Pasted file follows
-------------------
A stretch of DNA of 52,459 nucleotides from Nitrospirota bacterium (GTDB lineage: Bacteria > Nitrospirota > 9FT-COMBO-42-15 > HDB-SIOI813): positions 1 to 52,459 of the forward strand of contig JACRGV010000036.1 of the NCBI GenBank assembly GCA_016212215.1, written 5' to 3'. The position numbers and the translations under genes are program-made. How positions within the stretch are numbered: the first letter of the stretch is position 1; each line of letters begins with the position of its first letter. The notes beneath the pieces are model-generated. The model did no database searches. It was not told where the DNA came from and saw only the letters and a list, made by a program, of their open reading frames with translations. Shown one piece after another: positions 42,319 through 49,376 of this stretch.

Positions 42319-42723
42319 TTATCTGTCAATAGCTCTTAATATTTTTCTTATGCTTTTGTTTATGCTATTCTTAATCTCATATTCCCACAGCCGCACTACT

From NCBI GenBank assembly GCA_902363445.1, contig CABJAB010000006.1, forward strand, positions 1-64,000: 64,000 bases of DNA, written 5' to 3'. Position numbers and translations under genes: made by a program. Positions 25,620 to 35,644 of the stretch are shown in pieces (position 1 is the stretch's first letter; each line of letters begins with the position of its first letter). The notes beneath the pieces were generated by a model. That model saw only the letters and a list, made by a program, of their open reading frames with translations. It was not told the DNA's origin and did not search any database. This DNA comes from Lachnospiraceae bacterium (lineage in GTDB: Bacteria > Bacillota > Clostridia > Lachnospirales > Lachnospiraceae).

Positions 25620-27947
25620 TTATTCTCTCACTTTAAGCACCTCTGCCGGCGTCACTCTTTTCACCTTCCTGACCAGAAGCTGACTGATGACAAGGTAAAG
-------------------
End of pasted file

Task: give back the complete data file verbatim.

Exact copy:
A stretch of DNA of 52,459 nucleotides from Nitrospirota bacterium (GTDB lineage: Bacteria > Nitrospirota > 9FT-COMBO-42-15 > HDB-SIOI813): positions 1 to 52,459 of the forward strand of contig JACRGV010000036.1 of the NCBI GenBank assembly GCA_016212215.1, written 5' to 3'. The position numbers and the translations under genes are program-made. How positions within the stretch are numbered: the first letter of the stretch is position 1; each line of letters begins with the position of its first letter. The notes beneath the pieces are model-generated. The model did no database searches. It was not told where the DNA came from and saw only the letters and a list, made by a program, of their open reading frames with translations. Shown one piece after another: positions 42,319 through 49,376 of this stretch.

Positions 42319-42723
42319 TTATCTGTCAATAGCTCTTAATATTTTTCTTATGCTTTTGTTTATGCTATTCTTAATCTCATATTCCCACAGCCGCACTACT

From NCBI GenBank assembly GCA_902363445.1, contig CABJAB010000006.1, forward strand, positions 1-64,000: 64,000 bases of DNA, written 5' to 3'. Position numbers and translations under genes: made by a program. Positions 25,620 to 35,644 of the stretch are shown in pieces (position 1 is the stretch's first letter; each line of letters begins with the position of its first letter). The notes beneath the pieces were generated by a model. That model saw only the letters and a list, made by a program, of their open reading frames with translations. It was not told the DNA's origin and did not search any database. This DNA comes from Lachnospiraceae bacterium (lineage in GTDB: Bacteria > Bacillota > Clostridia > Lachnospirales > Lachnospiraceae).

Positions 25620-27947
25620 TTATTCTCTCACTTTAAGCACCTCTGCCGGCGTCACTCTTTTCACCTTCCTGACCAGAAGCTGACTGATGACAAGGTAAAG